In today’s rapidly changing environment, workforce trends are driving the need for career development at all levels of business. The global talent shortage means that despite hiring intentions rising by an average of 35% across all sectors, 69% of businesses cannot find the skills they need – highlighting the scarcity of talent available in the market.
And while many businesses’ inability to hire the individuals they want comes down to the unavailability of talent, the rise of individual choice is a contributing factor. Flexibility is now the second most important motivation for employees of all ages, genders and geographies, as more people strive for improved work-life balance, career mobility and hybrid-working benefits. And organisations who are unable or perhaps unwilling to offer such flexibility are being left behind.
Implementing and utilising different technology has been necessitated by new ways of working, but failure to provide sufficient support and training for the employees using it has resulted in mounting frustration and dissatisfaction among workforces. Personio research recently found that 36% of employees are now finding that working with too many different technologies is disrupting their productivity.
So what can business leaders do to support employees in the new world of work, while contending with the challenges presented by an unprecedented talent shortage, rapidly accelerating digital transformation and evolving employee expectations?
Employees are now understanding the importance of upskilling in an environment where the skills needed for organisational success are continuously changing, while businesses are acknowledging the need to create a workplace that engages employees and encourages ongoing personal development across every level.
Managers and leaders
Managers and leaders are integral in engaging employees at work. They model and drive positive behaviours within teams, and are key to motivating and sustaining performance. So it’s important that they’re properly equipped with the tools and knowledge required to manage both the emotional and operational impact of our changed world of work.
With sufficient training, leaders can develop the skills needed to engage and motivate direct reports to align with organisational goals. They’ll be well positioned to provide clear expectations through ongoing feedback, and can learn coaching techniques to use during career conversations with team members – enabling them to effectively support each individual.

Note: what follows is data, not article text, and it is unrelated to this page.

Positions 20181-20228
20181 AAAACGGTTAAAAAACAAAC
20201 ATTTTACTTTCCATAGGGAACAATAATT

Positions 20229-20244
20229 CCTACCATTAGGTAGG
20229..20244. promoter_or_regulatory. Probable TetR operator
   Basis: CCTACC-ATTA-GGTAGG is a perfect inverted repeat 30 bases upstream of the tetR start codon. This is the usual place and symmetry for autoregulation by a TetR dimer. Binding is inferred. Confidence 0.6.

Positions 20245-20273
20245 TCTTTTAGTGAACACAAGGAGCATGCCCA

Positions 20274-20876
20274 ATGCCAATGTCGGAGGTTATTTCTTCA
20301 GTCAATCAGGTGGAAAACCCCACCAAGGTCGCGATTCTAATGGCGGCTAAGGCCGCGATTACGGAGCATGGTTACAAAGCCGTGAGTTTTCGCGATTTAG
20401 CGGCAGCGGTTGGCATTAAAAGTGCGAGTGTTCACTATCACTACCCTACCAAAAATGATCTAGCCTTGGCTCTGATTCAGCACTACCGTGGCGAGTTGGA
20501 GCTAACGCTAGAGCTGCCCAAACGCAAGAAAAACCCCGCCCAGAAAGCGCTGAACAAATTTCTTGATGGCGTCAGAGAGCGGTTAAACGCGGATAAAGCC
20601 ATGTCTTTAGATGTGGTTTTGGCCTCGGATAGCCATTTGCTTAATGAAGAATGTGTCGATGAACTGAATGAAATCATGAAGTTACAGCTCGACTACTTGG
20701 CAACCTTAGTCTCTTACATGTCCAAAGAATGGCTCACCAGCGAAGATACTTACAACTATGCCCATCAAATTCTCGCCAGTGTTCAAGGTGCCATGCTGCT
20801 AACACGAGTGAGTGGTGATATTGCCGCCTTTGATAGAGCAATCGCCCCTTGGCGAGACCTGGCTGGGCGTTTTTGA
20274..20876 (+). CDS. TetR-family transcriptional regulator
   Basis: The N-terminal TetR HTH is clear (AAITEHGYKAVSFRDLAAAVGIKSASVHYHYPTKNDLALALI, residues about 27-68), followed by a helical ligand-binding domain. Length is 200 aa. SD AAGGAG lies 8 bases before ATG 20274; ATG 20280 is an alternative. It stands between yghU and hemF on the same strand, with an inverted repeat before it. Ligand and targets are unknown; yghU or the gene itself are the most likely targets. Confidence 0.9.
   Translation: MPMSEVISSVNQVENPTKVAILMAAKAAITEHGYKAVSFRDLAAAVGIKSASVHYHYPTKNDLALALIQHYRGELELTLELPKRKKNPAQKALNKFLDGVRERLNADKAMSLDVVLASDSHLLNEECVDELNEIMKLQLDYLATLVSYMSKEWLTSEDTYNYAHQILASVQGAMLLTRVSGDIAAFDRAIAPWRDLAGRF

Providing managers with access to ongoing learning results in increased loyalty, with beneficiaries being 3.3x more likely to stay with their organisation; while 70% agree that an ability to support growth and development in their teams results in higher job satisfaction. So its unsurprising that 49% of learning & development professionals are focusing on working with managers to drive learner engagement and skill-building throughout the wider employee population.
Without having managers and leaders on-board and embedded within the culture of learning and upskilling, businesses will struggle to create a work environment where every employee is committed to unlocking and reaching their full potential.
Every individual will have their own unique response to change and how it impacts the way in which they work. Employees need to feel connected with their purpose and understand their place within a business in order to perform at their best: a prospect that some believe will become more challenging with hybrid-working models.
79% of surveyed senior leaders say the number of in-office workers will never reach pre-pandemic levels – negatively impacting collaboration – while 60% said younger employees would struggle to progress in their careers without the face-to-face contact and in-person mentoring that’s been lost with these new ways of working.
However, by combining continuous development with ongoing support from managers and leaders, individuals can adopt the learning mindset needed for future success, regardless of whether they’re office-based or not. Embracing a willingness to learn can help employees set themselves performance targets and take accountability for achieving their career goals. They’ll be better equipped to adapt to and overcome change, and be able to use feedback from their managers to unlock further development potential.
By investing in the ongoing learning and development of their entire workforce, business leaders can ensure that employees not only understand how they can contribute towards organisational success, but feel motivated and equipped to do so.
Right Management’s Adapt to Thrive programme helps organisations empower their employees in navigating change, while driving performance and productivity.
Find out more here:
Author: Bernadette Hampton, Principal Consultant – Right Management UK